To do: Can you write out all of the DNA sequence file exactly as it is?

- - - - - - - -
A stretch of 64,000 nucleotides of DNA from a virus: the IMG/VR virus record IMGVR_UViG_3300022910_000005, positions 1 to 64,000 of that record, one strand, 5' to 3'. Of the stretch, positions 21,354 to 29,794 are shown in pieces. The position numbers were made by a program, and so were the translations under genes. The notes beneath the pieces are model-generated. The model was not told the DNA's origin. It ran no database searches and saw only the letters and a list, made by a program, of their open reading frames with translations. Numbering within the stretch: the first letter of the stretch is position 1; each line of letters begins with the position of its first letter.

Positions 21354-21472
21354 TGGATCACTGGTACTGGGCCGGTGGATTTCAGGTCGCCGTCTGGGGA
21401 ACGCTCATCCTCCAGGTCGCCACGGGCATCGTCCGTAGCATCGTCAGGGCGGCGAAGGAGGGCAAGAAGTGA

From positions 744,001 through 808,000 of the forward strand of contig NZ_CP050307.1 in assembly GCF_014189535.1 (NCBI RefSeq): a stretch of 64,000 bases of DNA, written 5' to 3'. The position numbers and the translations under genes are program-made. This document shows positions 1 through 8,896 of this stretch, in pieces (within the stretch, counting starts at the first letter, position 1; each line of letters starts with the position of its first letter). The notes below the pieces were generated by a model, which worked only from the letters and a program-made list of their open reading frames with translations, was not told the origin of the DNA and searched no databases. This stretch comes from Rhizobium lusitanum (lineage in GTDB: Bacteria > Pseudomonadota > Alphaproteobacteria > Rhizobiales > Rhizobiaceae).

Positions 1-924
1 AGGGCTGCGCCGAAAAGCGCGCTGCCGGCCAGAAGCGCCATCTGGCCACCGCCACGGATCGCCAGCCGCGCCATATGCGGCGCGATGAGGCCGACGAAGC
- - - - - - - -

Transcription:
A stretch of 64,000 nucleotides of DNA from a virus: the IMG/VR virus record IMGVR_UViG_3300022910_000005, positions 1 to 64,000 of that record, one strand, 5' to 3'. Of the stretch, positions 21,354 to 29,794 are shown in pieces. The position numbers were made by a program, and so were the translations under genes. The notes beneath the pieces are model-generated. The model was not told the DNA's origin. It ran no database searches and saw only the letters and a list, made by a program, of their open reading frames with translations. Numbering within the stretch: the first letter of the stretch is position 1; each line of letters begins with the position of its first letter.

Positions 21354-21472
21354 TGGATCACTGGTACTGGGCCGGTGGATTTCAGGTCGCCGTCTGGGGA
21401 ACGCTCATCCTCCAGGTCGCCACGGGCATCGTCCGTAGCATCGTCAGGGCGGCGAAGGAGGGCAAGAAGTGA

From positions 744,001 through 808,000 of the forward strand of contig NZ_CP050307.1 in assembly GCF_014189535.1 (NCBI RefSeq): a stretch of 64,000 bases of DNA, written 5' to 3'. The position numbers and the translations under genes are program-made. This document shows positions 1 through 8,896 of this stretch, in pieces (within the stretch, counting starts at the first letter, position 1; each line of letters starts with the position of its first letter). The notes below the pieces were generated by a model, which worked only from the letters and a program-made list of their open reading frames with translations, was not told the origin of the DNA and searched no databases. This stretch comes from Rhizobium lusitanum (lineage in GTDB: Bacteria > Pseudomonadota > Alphaproteobacteria > Rhizobiales > Rhizobiaceae).

Positions 1-924
1 AGGGCTGCGCCGAAAAGCGCGCTGCCGGCCAGAAGCGCCATCTGGCCACCGCCACGGATCGCCAGCCGCGCCATATGCGGCGCGATGAGGCCGACGAAGC